How to Build a Built Response to a Disaster article How To Build a Building Response to A Disaster article A response is a set of actions that an individual or group takes to make an emergency situation better.
Each person or group can choose to use a response to solve a specific problem or to help solve a larger problem.
In most cases, a response is used to address a specific situation.
However, if there is a specific need that can’t be solved by a set or set of responses, then it is more appropriate to use the resources available to that specific individual or a group.
The purpose of a response, then, is to help people find solutions to their own problems, or to address problems that can be addressed with a larger set of resources.
This guide will explain the fundamentals of building a built emergency response to any emergency situation.
The first step is to determine what the emergency needs are.
What kind of problem are you dealing with?
Are you dealing only with a few people, or are you having a huge situation spread over a large area?
Do you need a large number of people or are there many people involved?
Do people need immediate assistance, or will they need more time to get to a place of safety?
The first thing to consider is what kind of disaster you are dealing with.
What kinds of people are affected?
How many people are involved?
How much damage is happening?
How serious is the damage?
If you are a small town, you will probably have many people affected by the flooding that occurred in your town.
You may need to deal with several people at once, or you may have multiple people affected at once.
What are the potential costs of the emergency?
Are the emergency services available to help you?
Are they staffed by qualified people?
Are there any volunteers on hand?
Are your people able to take care of themselves?
Is there any backup?
If so, what kind?
If the emergency is very serious, there may be no other way to deal or prepare for the problem than through the emergency response.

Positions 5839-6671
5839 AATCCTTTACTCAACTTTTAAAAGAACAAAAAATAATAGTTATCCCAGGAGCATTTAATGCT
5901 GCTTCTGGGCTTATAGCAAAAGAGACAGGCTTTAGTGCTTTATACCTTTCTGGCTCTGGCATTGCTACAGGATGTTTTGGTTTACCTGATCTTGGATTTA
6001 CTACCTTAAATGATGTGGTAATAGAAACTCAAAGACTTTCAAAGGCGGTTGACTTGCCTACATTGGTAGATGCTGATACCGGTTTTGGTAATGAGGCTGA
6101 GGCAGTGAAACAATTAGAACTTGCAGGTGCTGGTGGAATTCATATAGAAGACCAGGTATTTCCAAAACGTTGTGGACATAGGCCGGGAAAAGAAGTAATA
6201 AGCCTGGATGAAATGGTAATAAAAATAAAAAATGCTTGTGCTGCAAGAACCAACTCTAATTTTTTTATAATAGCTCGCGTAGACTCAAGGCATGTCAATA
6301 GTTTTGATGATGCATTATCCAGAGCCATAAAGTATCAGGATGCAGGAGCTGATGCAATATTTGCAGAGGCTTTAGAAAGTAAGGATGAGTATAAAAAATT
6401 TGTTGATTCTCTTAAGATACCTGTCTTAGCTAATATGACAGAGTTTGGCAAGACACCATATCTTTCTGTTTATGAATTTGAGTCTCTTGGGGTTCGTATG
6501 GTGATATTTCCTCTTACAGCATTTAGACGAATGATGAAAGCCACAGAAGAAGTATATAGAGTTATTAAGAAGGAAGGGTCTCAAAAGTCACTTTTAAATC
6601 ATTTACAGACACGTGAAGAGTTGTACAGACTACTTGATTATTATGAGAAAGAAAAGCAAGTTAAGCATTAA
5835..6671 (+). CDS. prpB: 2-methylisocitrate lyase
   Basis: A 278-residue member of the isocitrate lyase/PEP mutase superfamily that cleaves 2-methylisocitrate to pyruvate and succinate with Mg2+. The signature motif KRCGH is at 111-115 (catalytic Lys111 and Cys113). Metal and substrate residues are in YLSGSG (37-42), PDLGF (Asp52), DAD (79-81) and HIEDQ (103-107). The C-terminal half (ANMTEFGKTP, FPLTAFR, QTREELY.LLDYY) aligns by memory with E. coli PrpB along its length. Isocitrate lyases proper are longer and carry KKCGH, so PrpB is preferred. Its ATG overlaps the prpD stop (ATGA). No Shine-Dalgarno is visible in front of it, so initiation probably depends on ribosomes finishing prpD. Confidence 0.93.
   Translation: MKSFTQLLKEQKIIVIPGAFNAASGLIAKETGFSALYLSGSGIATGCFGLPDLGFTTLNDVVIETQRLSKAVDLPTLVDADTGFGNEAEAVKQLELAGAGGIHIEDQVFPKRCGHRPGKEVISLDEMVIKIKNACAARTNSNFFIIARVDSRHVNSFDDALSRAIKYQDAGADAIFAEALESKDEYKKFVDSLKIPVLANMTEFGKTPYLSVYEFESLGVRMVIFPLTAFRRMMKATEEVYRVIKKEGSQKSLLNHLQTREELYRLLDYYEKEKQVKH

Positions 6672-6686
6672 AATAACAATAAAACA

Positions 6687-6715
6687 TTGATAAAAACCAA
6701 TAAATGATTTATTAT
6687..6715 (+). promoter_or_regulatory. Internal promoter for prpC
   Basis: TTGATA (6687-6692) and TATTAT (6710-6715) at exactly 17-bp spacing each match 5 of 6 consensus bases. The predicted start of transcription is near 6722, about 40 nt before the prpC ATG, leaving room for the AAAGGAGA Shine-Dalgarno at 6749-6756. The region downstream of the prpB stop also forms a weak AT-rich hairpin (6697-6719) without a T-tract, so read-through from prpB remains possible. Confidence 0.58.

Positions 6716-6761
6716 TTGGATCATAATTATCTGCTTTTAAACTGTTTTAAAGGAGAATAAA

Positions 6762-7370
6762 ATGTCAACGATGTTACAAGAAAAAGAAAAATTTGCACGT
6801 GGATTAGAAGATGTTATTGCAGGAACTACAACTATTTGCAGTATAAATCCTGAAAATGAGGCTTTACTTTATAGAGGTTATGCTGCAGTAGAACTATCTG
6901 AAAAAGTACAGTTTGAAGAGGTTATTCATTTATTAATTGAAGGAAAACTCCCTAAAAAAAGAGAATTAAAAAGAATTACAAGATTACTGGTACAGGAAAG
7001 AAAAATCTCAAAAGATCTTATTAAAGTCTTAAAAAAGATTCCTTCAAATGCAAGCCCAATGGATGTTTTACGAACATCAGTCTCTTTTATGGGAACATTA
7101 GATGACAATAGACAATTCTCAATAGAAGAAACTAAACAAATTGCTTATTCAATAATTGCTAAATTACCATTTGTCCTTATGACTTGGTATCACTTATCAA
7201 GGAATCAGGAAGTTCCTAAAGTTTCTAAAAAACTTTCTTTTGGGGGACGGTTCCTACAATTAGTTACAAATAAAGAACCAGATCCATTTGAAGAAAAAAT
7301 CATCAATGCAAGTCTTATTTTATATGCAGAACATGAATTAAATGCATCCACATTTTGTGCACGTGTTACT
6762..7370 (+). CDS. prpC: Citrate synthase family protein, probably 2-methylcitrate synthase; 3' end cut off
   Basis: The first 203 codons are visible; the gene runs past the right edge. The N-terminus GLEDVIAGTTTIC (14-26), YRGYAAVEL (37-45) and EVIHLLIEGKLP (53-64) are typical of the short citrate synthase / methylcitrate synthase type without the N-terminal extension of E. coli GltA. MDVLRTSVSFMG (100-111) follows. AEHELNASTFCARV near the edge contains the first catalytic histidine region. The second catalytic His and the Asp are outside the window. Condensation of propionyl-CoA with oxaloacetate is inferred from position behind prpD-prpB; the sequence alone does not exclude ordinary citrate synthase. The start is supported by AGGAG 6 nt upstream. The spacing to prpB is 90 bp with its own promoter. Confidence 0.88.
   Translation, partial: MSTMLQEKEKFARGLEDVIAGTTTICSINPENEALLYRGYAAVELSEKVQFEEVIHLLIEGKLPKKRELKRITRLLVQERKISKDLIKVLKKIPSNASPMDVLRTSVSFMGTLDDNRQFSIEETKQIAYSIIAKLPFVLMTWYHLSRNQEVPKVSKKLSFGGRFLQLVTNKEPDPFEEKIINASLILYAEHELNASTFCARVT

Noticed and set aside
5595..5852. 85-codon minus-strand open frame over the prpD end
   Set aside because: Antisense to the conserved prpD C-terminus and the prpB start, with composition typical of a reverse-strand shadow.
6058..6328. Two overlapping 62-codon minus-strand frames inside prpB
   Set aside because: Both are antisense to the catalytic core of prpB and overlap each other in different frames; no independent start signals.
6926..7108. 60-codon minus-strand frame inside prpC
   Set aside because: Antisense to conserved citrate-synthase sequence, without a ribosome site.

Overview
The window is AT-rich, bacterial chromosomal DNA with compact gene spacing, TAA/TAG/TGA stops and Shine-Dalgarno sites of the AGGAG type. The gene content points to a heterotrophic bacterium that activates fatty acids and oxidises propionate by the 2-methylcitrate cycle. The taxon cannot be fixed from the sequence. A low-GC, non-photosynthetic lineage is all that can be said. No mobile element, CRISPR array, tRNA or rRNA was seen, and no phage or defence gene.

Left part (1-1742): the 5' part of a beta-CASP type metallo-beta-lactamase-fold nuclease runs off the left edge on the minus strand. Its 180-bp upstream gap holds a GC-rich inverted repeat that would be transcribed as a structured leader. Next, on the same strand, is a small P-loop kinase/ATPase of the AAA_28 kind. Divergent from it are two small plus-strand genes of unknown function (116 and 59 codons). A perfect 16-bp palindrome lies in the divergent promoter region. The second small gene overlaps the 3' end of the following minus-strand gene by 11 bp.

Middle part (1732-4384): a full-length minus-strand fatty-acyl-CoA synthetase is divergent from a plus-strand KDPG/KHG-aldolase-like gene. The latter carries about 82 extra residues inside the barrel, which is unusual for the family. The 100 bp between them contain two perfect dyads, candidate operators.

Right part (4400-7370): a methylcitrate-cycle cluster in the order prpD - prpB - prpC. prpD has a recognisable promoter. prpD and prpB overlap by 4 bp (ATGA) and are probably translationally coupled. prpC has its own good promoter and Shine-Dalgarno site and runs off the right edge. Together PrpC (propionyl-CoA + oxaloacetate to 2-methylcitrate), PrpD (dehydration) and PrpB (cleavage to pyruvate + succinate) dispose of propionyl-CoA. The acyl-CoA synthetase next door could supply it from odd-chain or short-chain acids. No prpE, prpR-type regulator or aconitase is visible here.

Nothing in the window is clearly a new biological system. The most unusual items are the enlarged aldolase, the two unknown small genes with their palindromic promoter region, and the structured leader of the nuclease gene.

Are you getting any aid from outside sources?
What can you do to help?
How will you pay for your emergency response?
How can you get help if you don’t have a job or an income?
How far will you have to drive to get there?
What are your resources like in case of an emergency?
What type of response will be required?
Are we going to need all of these things in order to help someone?
Are these items in a different place?
Are things like a water source available?
If not, what should they be?
Are any of these items located at a different location?
Do the people affected have a car?
Is the vehicle available?
How long is it likely that the car will be there for?
Are people living nearby able to get in and out of the car?
If a car is parked, is it possible for people to get into the vehicle?
Can they use the car to take a dump?
How do you get to the people who need help?
Can you use the vehicle to get home?
Can the vehicle get back to a previous location?
What is the best way to get everyone out of their homes safely?
What kinds in the community can you help?
Are local resources available?
Are resources available in the surrounding area?
Are nearby resources available for people living in the area?
What kind and amount of food will you need?
How fast can you make that food?
Are residents available to be transported to a shelter?
Are other resources available, such as water, fuel, or medical supplies, available?
What sort of emergency response are you going to have to make?
Will you be able to respond quickly?
Are some of these resources already in place?
Is it a priority to have water and fuel?
Will there be any transportation needed?
How does this respond to a fire?
How are you planning to deal in a fire in a disaster?
What types of emergency supplies will you be using?
Will they be available in a time of emergency?
Will your family or friends be at risk if the fire breaks out?
What will be the number of firefighters available to deal and contain the fire?
What equipment is available to protect you and your family?
How would you know when there are people around the area that are vulnerable to fire?
Are anyone able to help in a situation like this?
Are water and/or fuel supplies available?
Will people be able and willing to go outside to use those supplies?
Can people use the water or fuel to wash their hands and get into shelters?
What if the people you are trying to help are too old or have diabetes?
Are those people able and ready to go out and start drinking water?
What about people who can’t or won’t be able or willing to leave their homes?
Are emergency supplies available to them?
Are their families available?
Can families use the food?
Can everyone in the home use the shelter?
What happens if people can’t access food